Wednesday, November 30, 2011


This is a piece called "Spaces" that I did for my letterpress class. It's 2 photopolymer plates and a blind embossment of text (which you can't see), printed in an edition of 45. It's been done for a bit, but we just got them back and did an exchange of our broadsides today.

The assignment was to respond to an artist who does letterpress or bookwork. I chose Julie Chen. More specifically, I was responding to a line of text in her book "Panorama".

"Leave a space for the things that are gone so they will not be forgotten."

Something in that sentence that really inspired me. It almost made me cry the first time I read it.

The piece was first sketched out with the full quote, and the lone figure in the bed that you see a version of on the middle left. Originally, it was pretty obviously me. But after a really good discussion with my teachers about it, I changed it to be less about me, and more about an overall feeling that is shared throughout the human race. It was helpful, and I ended up with a much more successful piece because of this suggestion.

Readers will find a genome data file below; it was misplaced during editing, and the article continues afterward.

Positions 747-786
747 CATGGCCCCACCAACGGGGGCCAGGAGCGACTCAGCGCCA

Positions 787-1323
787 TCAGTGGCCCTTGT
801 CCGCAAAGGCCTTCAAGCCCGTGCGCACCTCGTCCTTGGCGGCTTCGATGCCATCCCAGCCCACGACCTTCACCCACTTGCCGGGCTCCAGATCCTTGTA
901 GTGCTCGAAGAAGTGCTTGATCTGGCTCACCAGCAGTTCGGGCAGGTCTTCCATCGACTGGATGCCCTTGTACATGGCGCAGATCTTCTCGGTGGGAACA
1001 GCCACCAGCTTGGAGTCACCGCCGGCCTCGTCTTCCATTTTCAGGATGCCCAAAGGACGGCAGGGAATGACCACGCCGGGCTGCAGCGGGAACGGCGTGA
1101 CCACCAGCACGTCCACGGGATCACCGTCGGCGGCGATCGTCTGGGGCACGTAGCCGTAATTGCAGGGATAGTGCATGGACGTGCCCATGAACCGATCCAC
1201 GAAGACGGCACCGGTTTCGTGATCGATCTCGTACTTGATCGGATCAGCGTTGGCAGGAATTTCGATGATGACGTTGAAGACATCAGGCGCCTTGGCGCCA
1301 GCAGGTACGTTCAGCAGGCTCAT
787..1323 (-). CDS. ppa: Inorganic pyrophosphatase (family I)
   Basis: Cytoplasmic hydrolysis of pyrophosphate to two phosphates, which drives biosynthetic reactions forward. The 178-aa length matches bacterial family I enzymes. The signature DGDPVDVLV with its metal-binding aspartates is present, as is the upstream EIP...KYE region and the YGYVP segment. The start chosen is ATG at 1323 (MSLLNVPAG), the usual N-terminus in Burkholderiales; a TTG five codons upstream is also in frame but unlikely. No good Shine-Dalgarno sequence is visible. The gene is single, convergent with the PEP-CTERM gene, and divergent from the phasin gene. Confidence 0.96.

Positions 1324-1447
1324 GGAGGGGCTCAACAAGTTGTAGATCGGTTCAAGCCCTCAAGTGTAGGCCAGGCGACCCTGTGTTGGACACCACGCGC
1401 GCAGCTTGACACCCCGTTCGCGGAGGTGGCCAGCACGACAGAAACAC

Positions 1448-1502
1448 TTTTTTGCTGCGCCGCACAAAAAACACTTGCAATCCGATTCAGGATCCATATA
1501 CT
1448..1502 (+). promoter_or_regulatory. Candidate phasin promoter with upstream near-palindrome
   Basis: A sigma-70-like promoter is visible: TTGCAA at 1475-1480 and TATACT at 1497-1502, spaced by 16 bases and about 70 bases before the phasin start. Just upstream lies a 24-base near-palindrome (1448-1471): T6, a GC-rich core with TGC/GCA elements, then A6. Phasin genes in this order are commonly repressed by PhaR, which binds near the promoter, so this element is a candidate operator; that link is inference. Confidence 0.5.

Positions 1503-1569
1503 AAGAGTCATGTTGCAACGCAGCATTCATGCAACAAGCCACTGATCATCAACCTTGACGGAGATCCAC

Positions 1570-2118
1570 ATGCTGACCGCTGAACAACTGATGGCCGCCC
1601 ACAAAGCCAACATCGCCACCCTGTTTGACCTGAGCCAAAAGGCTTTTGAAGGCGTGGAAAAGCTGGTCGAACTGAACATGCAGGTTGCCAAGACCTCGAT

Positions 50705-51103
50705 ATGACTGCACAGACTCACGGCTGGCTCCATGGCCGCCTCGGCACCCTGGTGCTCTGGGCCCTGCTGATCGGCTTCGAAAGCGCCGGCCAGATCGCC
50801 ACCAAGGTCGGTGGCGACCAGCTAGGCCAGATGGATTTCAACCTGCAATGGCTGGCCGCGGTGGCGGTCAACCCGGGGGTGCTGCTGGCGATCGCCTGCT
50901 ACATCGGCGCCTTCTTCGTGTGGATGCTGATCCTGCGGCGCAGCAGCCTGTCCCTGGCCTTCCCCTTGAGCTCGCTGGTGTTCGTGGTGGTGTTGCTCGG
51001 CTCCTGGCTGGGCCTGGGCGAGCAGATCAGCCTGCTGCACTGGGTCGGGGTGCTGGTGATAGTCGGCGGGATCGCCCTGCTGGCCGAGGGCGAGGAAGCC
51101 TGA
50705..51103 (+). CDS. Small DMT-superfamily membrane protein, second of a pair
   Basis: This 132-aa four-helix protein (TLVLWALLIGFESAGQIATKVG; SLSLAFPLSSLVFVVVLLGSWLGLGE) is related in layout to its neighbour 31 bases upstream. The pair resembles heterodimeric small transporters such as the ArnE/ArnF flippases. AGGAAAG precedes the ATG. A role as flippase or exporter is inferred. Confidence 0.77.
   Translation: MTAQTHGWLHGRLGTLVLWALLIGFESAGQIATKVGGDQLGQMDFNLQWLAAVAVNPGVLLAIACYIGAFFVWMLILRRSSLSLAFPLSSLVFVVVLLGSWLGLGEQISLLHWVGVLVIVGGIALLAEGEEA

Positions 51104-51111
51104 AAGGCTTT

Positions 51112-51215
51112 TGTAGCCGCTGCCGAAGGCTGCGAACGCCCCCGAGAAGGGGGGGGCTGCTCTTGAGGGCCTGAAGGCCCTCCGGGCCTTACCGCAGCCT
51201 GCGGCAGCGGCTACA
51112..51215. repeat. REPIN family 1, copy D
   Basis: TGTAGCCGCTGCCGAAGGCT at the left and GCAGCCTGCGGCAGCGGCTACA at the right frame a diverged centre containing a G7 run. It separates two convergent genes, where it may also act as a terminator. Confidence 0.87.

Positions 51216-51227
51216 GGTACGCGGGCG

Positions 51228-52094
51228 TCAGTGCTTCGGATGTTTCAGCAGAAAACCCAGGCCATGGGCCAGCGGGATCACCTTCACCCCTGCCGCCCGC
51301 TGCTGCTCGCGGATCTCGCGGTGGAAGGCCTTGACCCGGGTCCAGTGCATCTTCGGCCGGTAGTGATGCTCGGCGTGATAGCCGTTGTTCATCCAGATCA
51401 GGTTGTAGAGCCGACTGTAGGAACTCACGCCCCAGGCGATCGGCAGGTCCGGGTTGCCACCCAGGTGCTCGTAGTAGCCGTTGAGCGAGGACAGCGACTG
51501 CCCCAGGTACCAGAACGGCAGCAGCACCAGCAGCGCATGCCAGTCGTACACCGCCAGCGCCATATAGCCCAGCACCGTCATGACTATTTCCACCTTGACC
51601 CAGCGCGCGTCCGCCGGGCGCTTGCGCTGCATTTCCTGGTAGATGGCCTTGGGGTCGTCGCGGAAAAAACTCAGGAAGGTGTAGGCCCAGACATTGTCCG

It was different for me. My work is generally so heavily autobiographical. And it still is here, but it's also more accessible, which I like. It's just hard for me to think this way on my own. I'm going to miss the sort of response and help I get with my art in school when I'm done.

I'd go on, but it's finals week, and I have tons of work to do.

Sunday, October 30, 2011

Decades and Expectations

I am in an art show. It's opening this Friday, November 4th, from 6 to 8 in the Snow College gallery. It's an alumni show for folks that graduated there in the last 10 years, and from what I saw while dropping off my work yesterday, it's going to be really really good. You should come to the opening if you can. I will be there.

I've got two pieces in it. One of them is that "Things Used (Summer 2011)" book that I blogged about previously. The other is this.

  (I am really sorry about the image quality here. I'm planning to get a nice scan of it or something, and I'll update the image when I do. Just no time right now. Updated.)

It's a piece that, basically, is about how I feel like I can't expect anything from anyone or anywhere, and how, in contrast, the expectations people have for me are very clear cut and well known. It's one of those frustrations that hit me rather hard lately for several reasons.